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Dark Roads

Dark Roads, from 2017's Mink Swimming Pools

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Rolling down Dark Roads, no one knows what roams

The inner ear hears tones, windshield clear for eyes but not phones

Pens drip poems but still alone

A punishment toward youngish men

But then appreciated if lucky

Something like loving, land locked with dove keys

Fly overhead

While down below with no bread, the sky is dread

Inside, trying to understand my own head

Beds breath breeds more

One store is all there is for allure

Chores from the ancient, always been

Sawyer fences painted, colors spread

Picket or picked, as white as cotton

The furthest from pure

 

Rolling down Dark Roads, no one knows what roams

Sorting through gathered bones, fevered pitch, buried poems

A race between history and legacy to erase

Erased because a fallacy of destiny benefits a race

Everyone has a right to exist when ignorance is bliss

Walking on toes tipped, invisible foot, invisible hand, clenched fist

I'm addicted to watching this play out

My eyes taped open, please loop this moment

Feed it to me in repetition so that my position goes through it's natural arch to apathy faster

Your tragedy's laughter

I'm selfishly in the clear

Now who's in the dark?  In the end I'll be the one who's still out here

It’s kind of important to note that while this song is called Dark Roads and that stems from my many trips driving across this country, that the “Dark Road” can appear anywhere. Even in the belly of the most cosmopolitan of cities there are dark roads that lead to the darkest of impulses in the minds of people. I wrote it as a back and forth between people out there that have bought into small minded ways of thought, versus myself and my own more enlightened views. None of this was meant to condescend, but to shed light on those Dark Roads.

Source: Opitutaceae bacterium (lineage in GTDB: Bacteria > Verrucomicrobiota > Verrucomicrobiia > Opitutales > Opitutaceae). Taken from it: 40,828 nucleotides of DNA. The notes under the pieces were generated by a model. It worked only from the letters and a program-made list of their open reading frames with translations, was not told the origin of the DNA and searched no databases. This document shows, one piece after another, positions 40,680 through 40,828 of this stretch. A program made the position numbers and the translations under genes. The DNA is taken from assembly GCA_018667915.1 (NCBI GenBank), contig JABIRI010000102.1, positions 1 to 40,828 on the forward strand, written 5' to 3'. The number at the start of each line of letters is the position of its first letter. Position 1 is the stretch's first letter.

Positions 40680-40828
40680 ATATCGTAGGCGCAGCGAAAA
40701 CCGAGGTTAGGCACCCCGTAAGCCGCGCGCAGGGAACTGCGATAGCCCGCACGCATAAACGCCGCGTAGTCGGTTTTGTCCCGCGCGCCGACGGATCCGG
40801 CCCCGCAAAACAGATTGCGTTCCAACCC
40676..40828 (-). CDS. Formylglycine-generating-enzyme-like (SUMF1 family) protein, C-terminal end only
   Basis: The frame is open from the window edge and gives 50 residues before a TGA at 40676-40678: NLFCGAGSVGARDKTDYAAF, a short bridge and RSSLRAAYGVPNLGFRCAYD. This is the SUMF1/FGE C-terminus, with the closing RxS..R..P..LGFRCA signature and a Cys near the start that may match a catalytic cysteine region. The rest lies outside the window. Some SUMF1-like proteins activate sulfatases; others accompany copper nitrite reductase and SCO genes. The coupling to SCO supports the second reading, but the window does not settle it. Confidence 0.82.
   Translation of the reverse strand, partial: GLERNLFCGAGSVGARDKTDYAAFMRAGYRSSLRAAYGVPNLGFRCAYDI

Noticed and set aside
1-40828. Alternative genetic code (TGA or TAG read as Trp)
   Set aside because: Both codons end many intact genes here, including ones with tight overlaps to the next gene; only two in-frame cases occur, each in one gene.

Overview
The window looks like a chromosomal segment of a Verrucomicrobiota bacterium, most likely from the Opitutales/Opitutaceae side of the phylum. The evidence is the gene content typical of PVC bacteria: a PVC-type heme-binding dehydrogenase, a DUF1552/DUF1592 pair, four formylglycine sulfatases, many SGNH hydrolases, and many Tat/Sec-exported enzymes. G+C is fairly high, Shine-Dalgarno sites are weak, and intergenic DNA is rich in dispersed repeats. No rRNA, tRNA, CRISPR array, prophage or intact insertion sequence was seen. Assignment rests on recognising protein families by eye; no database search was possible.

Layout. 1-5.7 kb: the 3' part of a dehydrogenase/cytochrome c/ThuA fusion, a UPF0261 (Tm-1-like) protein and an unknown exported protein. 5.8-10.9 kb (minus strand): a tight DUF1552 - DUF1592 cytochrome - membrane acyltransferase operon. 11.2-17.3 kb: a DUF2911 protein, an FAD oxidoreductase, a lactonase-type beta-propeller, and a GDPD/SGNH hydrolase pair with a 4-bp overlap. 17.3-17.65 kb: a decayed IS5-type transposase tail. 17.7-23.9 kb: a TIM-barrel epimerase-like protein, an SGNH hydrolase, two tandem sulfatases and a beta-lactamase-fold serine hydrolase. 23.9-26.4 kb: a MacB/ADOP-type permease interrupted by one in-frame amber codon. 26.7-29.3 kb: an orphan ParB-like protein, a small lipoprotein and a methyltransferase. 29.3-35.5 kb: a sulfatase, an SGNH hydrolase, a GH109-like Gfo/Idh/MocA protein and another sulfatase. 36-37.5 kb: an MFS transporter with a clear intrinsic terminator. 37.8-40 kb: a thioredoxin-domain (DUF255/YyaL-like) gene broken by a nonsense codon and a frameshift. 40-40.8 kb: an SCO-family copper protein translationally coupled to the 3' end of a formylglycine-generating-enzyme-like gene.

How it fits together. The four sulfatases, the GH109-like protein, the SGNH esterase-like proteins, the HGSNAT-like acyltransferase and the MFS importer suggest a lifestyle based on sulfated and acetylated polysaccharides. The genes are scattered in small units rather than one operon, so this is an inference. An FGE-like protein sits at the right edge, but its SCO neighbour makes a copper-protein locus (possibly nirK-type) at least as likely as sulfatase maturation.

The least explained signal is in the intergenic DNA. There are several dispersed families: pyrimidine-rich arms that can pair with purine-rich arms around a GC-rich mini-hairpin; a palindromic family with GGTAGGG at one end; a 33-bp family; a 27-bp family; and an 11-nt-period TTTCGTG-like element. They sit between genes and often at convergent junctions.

— Uncommon Nasa
Dark Roads is one of two original songs I made for Mink Swimming Pools, which collected all my Rod Serling inspired work. Dark Roads took some cues from a pre-Twilight Zone teleplay that Rod wrote called “A Town Has Turned to Dust”. It was another of his many attempts to address the killing of Emmett Till on television. Severely butchered by the censors, it moved the location to a border town and re-cast the victim as latino. But the points were still applicable. It starred a pre-Star Trek William Shatner who crushed it along with Rod Steiger. Airing this sort of material in 1958 was not exactly common and this further shows how pioneering Rod Serling was in fighting for civil rights through art.
— Uncommon Nasa
The production on this song is really two elements and some filtering. I used the tone that starts the track as my guide for where to land vocally and then let the drums fall where they may. I was tempted to add more elements, but felt like that would have been doing it for the sake of doing it and kept it relatively simple, less is more in this case.
— Uncommon Nasa